About Jane Cooke Wright
The AACR-Minorities in Cancer Research-Jane Cooke Wright Lectureship, sponsored by the AACR-Minorities in Cancer Research, is named in honor of Jane Cooke Wright, M.D., a pioneer in clinical cancer chemotherapy and an exceptional scientist who is African-American and who has made important contributions to research in this field.
Dr. Wright made her mark in cancer research analyzing a wide range of anti-cancer agents, exploring the relationship between patient and tissue culture response, and developing new techniques for administering cancer chemotherapy. She was among the first researchers to test chemotherapeutic drugs in humans, which produced effective dosing levels and helped saved lives.
Dr. Wright began her pioneering work in 1949, and during her 40-year career she published over 100 research papers on cancer chemotherapy and led delegations of cancer researchers to Africa, China, Eastern Europe, and the Soviet Union. By 1967, she was the highest ranking African-American woman in a United States medical institution. In 1971, she became the first woman elected president of the New York Cancer Society.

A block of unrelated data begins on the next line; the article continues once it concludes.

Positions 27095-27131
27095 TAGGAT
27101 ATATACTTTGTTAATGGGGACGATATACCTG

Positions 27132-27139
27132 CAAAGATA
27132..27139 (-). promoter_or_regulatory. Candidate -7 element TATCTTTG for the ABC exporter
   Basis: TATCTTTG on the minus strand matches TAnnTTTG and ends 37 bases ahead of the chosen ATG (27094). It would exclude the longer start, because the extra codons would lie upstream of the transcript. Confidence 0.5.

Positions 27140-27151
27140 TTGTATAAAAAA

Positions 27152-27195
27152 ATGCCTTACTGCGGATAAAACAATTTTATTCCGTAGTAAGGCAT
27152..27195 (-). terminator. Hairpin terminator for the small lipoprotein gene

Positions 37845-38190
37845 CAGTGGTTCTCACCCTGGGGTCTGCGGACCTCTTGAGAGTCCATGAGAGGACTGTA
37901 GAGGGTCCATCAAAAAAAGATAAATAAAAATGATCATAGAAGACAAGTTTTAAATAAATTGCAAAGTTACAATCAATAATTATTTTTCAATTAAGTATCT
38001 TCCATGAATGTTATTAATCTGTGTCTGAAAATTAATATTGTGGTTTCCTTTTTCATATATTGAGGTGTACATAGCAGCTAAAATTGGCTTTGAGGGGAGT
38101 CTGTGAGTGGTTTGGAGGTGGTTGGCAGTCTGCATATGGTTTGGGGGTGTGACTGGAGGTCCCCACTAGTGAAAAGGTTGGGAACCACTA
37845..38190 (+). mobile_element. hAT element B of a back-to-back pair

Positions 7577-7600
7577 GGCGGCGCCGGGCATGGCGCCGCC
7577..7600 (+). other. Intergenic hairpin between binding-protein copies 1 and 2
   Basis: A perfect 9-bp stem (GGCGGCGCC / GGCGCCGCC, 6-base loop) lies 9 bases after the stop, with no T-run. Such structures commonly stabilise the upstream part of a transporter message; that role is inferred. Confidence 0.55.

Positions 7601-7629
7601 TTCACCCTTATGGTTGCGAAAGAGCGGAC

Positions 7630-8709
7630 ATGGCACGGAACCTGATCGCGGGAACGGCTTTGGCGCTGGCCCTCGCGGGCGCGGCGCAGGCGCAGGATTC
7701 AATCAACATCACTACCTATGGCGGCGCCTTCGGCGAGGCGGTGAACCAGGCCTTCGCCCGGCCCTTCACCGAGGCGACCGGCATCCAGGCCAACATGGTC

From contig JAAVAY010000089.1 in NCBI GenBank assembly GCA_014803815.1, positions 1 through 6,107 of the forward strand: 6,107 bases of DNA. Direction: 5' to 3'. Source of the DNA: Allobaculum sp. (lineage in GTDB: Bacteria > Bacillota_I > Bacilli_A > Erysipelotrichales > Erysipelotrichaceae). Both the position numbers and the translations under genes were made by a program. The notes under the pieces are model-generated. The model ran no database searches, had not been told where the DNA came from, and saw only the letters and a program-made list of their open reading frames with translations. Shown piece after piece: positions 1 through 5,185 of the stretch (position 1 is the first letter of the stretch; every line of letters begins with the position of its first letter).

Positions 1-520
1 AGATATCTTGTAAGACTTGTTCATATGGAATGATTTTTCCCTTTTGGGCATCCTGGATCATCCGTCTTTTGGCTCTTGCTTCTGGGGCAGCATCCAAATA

She has held numerous appointments in hospitals and medical schools, and has held leadership positions and memberships in numerous associations, such as the Board of Directors of the American Cancer Society, New York; a founding member of the American Society of Clinical Oncology; and in 2004 she became a 50-year member of the American Association for Cancer Research.
Her leadership and mentorship have greatly impacted cancer research.